Math = Love: Order of Operations Interactive Notebook Pages

## Sunday, September 10, 2017

### Order of Operations Interactive Notebook Pages

This year, I'm really emphasizing order of operations at the beginning of the year in Algebra 1. Last year, I tried to jump right into evaluating expressions because my kids have been learning about the order of operations since 3rd grade or so. I figured review would be pointless. I was WRONG.

My students may have been looking at order of operations problems for years, but these problems most likely didn't contain grouping symbols such as absolute value bars, radicals, or fraction lines. My students need practice with this broader definition of grouping symbols than just the parentheses that they learned about from Please Excuse My Dear Aunt Sally.

I really liked the Grouping Symbols poster I created last year, so I decided to turn it into a notebook page.

I gave students a blank order of operations template, and we filled in the meaning of each of the letters. I made a big deal of emphasizing that multiplying and dividing are really the same operation so we do them from left to right. Same with addition and subtraction.

Next, we spent some quality time looking at negatives and exponents. I had a silly moment when I was making this notes page, and I used 3 for all of my exponents which led to some very boring results. Oops! Changing the 3s to 4s worked much better.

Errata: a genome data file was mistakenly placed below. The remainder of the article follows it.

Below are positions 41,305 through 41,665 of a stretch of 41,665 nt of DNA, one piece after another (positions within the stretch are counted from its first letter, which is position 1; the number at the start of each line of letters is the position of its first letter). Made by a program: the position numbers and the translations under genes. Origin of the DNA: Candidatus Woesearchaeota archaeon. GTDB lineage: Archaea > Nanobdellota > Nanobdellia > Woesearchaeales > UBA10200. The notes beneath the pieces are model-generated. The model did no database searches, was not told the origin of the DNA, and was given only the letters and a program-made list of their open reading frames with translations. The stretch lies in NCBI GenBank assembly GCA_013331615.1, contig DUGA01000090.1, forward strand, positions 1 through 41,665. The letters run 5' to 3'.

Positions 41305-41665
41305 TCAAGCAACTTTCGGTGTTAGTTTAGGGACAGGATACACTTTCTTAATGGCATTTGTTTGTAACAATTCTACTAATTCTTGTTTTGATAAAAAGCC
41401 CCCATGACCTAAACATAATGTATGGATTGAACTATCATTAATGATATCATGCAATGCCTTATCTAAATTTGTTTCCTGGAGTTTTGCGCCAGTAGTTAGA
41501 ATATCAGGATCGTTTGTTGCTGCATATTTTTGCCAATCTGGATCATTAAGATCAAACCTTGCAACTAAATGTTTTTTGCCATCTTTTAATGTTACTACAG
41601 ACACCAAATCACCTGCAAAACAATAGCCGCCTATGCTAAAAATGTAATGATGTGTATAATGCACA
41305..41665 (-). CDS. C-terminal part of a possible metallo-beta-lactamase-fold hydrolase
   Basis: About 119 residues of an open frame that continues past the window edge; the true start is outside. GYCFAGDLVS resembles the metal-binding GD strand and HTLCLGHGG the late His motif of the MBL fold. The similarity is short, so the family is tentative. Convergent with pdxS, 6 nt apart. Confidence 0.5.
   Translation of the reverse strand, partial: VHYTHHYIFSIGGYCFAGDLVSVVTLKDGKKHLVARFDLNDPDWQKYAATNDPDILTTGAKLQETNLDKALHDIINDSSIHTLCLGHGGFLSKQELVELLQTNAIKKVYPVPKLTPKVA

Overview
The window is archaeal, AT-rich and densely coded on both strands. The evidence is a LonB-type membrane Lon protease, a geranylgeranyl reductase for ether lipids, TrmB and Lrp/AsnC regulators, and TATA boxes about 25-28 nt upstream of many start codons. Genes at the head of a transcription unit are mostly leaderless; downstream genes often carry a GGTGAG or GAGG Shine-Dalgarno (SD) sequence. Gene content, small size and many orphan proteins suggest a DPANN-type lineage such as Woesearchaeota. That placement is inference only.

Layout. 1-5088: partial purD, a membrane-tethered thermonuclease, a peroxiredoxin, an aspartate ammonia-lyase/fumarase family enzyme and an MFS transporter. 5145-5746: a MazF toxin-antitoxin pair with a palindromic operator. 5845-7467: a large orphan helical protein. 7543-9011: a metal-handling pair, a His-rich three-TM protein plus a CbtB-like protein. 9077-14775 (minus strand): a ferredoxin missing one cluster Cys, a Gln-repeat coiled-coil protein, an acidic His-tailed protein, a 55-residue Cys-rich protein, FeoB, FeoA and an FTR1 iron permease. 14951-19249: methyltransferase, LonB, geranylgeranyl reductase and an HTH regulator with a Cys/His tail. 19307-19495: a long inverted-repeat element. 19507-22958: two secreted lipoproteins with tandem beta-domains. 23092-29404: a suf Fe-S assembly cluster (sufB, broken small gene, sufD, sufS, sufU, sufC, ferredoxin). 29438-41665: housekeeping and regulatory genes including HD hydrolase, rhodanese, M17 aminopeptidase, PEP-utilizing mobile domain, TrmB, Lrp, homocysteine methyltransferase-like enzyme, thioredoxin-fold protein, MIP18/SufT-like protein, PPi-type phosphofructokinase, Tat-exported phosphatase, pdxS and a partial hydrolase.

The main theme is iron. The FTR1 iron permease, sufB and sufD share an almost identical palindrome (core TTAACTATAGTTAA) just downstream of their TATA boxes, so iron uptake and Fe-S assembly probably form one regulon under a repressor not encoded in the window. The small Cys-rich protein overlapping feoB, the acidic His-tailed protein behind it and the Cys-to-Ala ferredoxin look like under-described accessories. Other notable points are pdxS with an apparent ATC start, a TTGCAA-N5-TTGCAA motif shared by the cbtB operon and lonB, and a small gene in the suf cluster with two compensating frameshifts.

I think in the future, I would make this activity into some sort of card sort instead. I also wish I would have had a place where students formally recorded the difference between a negative inside parentheses and a negative without parentheses. I did a better job of this with some of my classes than others.

When I was gluing in my notebook pages, I accidentally forgot to leave a page for this set of "Negatives and Exponents" notes. Oops... So, I ended up taping it in as a flap over the grouping symbols.  You can see that better below. That's why the grouping symbols bit that sticks out says "Grouping Symbols."

Next, I gave my students a booklet foldable that had three order of operations practice problems. These were definitely complex problems. I wrote them to involve negatives with exponents, absolute value bars, radicals, and fractions.

The last thing we glued in our notes for order of operations was an activity I borrowed from Greta Bergman.  Students are given 8 expressions. 7 of the expressions simplify to -13. 1 of them doesn't. I challenge students to complete problems until they find the one that doesn't equal -13. I tell them that when they find that one, they may stop. Of course, they have to get their work checked by me. Students are always eager to get their work checked when they get an answer that isn't -13. Usually, I find some error in their work, point it out to them, and send them back to re-work the problem. So, they end up getting LOTS of practice!

I created several activities to go with our order of operations skill, but I will share those in separate posts. :)